Wednesday linkage

Alexander Downer's response to the Peter Hartcher's profile of Downer, which we linked to last week. Gideon Rachman has an identikit newspaper column for every past and future international organisation summit. Handy. The Pentagon decided not to deploy its new F-22 fighters for duty

Monday linkage

The Fund for Peace has released its 2008 Failed States Index. (H/t Jotman.)  For the 'resilience' file: the NY Times says internet failures are less frequent but increasingly costly.   Goldman Sachs lists ten things India can do to be 40 times bigger by 2050 than it is today. (H/t

Tuesday linkage

Thanks to reader Adam for this link to an interview with Philip Bobbitt, subject of this  post from last week. Click here to find out who (allegedly) said this: 'Look mate, don't f--- us around. If there's something wrong with this plane then tell us now.' Iran wants to '

Thursday linkage

Beijing is introducing  free wireless internet around the whole city. Holy cow: 'According to Indem, a Moscow-based research center that tracks corruption, people living in Russia pay $319 billion a year in bribes. That amounts to about $2,250 for each of the country's

Tuesday linkage

Counter-intuitive claim of the day: increased promiscuity has reduced Thailand's HIV/AIDS infection rate. Canada has released details of its new defence strategy (via Ares). Asia Sentinel's piece on Brunei's botched order for three naval corvettes is a cracking read. John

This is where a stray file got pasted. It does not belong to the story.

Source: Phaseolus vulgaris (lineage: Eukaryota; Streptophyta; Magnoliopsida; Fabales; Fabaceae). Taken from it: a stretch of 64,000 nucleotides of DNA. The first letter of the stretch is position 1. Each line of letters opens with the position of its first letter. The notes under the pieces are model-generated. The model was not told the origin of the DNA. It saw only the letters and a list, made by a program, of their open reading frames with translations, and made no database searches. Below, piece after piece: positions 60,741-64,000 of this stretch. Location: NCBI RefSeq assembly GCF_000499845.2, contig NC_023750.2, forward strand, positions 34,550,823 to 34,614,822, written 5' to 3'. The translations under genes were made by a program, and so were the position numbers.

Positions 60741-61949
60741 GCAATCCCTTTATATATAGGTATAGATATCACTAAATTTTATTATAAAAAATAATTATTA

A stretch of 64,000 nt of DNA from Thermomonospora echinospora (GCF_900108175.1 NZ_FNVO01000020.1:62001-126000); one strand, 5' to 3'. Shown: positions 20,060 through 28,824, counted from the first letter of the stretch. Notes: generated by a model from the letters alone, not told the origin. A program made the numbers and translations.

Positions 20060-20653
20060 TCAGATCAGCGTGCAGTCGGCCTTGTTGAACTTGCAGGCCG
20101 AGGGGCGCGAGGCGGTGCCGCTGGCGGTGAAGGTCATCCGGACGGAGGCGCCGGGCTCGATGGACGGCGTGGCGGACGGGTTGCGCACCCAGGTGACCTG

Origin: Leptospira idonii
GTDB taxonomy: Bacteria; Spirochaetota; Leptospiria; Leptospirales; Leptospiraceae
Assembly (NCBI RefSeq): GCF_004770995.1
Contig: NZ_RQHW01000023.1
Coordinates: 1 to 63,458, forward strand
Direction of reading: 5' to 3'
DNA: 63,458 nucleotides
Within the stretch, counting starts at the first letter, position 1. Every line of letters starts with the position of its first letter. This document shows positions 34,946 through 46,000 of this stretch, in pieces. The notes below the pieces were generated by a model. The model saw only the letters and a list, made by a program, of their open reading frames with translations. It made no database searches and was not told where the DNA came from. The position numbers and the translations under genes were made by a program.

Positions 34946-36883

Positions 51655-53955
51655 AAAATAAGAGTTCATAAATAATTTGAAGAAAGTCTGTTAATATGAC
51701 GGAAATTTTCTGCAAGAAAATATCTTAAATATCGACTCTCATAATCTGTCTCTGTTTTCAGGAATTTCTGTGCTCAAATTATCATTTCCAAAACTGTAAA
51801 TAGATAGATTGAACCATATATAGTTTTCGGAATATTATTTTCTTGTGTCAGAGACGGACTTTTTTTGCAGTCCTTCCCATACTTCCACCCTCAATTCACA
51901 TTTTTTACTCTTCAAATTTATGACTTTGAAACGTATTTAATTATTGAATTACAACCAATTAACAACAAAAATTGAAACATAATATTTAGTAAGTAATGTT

Blogging in the free world

NY Times political reporter Matt Bai is in Sydney, and this morning  he spoke at the US Consulate about how the internet has changed US politics. Some interesting observations: The internet is now part of the US political mainstream, which should be no surprise, given how important it has

Thursday linkage

The NY Times says things might not be quite as bad as we thought in Burma. It's nice that Britain is sending another 230 troops to Afghanistan and Germany perhaps another thousand. but according to the former NATO commander in Afghanistan, about 400,000 troops are needed to do the job

Wednesday linkage

The Chicago Council on Global Affairs has released its Asia Soft Power Survey 2008. Global Dashboard proves there's nothing new under the sun: Foreign Affairs was talking about American decline and the rise of regional powers in 1977. 'In times of collective insecurity, empty wombs

Wednesday linkage

Following up our recent air transport thread, a reader suggests this George Monbiot piece on airships might offer a possible answer. Autopia is sceptical. Steve Clemons says the Cheney forces are gathering behind a push to strike Iran. James Fallows, on the other hand, damps down recent

Friday linkage

The Copenhagen Consensus ranks its top 30 global priorities. Note global warming is way down the list, and terrorism does not appear. India will soon have 16 shiny new MiGs for its aircraft carrier. The carrier, meanwhile, is due to arrive around 2012. Useful note of caution about Obama'

Wednesday linkage

Wired magazine surveys the world's top ten subways. It does not include the new Eurocrat-only train service between Brussels and Strasbourg. (h/t Passport.) The positive trajectory of Sino-Japanese relations continues: a Japanese warship will visit China, the first to do so since World War